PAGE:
Sears Marketed several different guns under the house Name of Ranger. I have a Marlin made Ranger Model 34 special target rifle that was my Father's First .22 back in the late 1930's and is shown below. I thought at First it may have been a Savage with that Schnable forend as Savage was well known to use them, but I researched it and found out later it was indeed made by Marlin. It Oddly came with Both set's of sights shown on it being a Semi Buckhorn leaf rear sight and the Optional Williams Peep sights {See the add link below as well for these, special made Target rifles}. It was $1.49 More, to add on this special Target rear sight Option...




    This rifle sadly somehow ended up in my Nieces hands. Being the First Grandchild she often get's her way with my Dad & From there it became Very Neglected and when I asked my Dad where it ever went, I was not so Pleased to find out, he had Loaned it to her, supposedly for her Protection. I asked him to get it back for me. He wondered why I wanted it, and I told him because it was his first gun, and it needed to come to me, to hand down to my Grand children someday.


    Like most familles, that caused a Wee bit of friction, but it did not matter to me as I wanted to have his first gun back in my hands, and she makes enough money to buy any gun she wants, she did not need to have his Very First gun. When it came back, I first noticed right off, that the rear Peep sight and slide were missing. These are not easy to find, but I lucked out and found a complete assembly on Flea-Bay for $10.00 they are Williams brand.


    I took the rifle down and cleaned the bluing and removed most of the corrosion it had gotten while it was on loan. I then sanded down the stock and removed the Many coats of Old Festered and Cracked Shellac my Grandfather had applied , Bless his heart he was just trying to make it look better I Guess. Once I got it down to the original wood the walnut stock looked pretty darn good, with no cracks or major damage done to it.


    I Placed a Low semi gloss sheen oil rubbed finish back on it, what it would have come with when it was made by Marlin back in 1936. I took it to the range and sighted it in with some CCI Target ammo. It was deadly accurate. My Father visited around his Birthday, and I had it in a closed rifle case. I asked if he wanted to go to the range with me?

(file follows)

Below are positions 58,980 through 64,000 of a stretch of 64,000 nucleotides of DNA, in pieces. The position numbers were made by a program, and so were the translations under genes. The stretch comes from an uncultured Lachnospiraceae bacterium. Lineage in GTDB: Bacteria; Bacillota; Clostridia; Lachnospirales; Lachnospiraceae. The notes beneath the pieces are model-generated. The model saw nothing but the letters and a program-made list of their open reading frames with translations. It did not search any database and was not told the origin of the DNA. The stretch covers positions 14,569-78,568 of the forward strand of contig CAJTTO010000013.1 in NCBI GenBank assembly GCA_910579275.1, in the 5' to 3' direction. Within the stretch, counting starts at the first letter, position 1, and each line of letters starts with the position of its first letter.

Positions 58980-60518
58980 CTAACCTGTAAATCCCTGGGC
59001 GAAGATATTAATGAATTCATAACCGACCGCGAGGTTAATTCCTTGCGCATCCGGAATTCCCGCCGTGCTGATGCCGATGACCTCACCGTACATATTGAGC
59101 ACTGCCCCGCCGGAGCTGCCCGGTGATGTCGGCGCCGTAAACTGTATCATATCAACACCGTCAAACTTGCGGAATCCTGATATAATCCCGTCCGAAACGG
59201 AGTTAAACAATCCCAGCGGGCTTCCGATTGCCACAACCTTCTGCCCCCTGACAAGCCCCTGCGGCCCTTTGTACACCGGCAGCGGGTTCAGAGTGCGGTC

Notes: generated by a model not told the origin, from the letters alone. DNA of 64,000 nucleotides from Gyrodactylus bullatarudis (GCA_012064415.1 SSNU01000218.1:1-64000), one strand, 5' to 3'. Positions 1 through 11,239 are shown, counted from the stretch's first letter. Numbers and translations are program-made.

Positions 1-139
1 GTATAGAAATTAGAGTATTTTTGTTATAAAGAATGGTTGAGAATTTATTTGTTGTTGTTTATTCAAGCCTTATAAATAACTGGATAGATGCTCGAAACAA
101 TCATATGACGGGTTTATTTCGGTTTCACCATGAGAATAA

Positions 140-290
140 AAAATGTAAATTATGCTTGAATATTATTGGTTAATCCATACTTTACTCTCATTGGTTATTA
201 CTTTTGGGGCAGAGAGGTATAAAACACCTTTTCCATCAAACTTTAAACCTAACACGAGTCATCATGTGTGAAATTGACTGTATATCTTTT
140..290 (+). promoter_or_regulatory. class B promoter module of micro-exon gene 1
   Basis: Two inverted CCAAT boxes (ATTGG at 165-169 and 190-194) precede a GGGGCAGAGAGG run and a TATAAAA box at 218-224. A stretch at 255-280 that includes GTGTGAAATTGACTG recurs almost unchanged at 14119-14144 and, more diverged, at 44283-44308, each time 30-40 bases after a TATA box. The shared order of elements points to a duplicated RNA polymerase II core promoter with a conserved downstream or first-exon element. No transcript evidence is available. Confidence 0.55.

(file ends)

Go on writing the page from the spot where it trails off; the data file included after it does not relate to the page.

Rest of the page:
He asked what was in the case, and I told him just an old clunker rifle. Once we got set on the range, I took it out of the case, Placed it in his Lap, and Said "Happy Birthday Dad", remember this one ? . He looked totaly shocked to say the least. He then got all tore up, as a flood of emotions seemed to piled on him looking at it, I could see it in his face as Tears began to well up.




    I asked if he was all right, and he Nodded his head, saying it looked better now than when he got it for his 10'th Birthday back in 1941. Apparently my Grandfather had bought it for him used at a Local Hardware store back then, that has long since gone out of Business for $3.00 and given it to him for his 10th birthday present. $3.00 back in World War II Times was hard to come by, and I guess that is what got him all shook up, or perhaps it was the memories of hunting Gray squirrels with his father with it all those many years ago, as Gramp's Passed away in 1976, when the rifle came back to Dad again, and I clearly remember Gramp telling him lying on his Death bed when he gave it to him, to never get rid of it, and to take good care of it. Perhaps that was it, as I cared enough to bring it back into good useable shape for him ?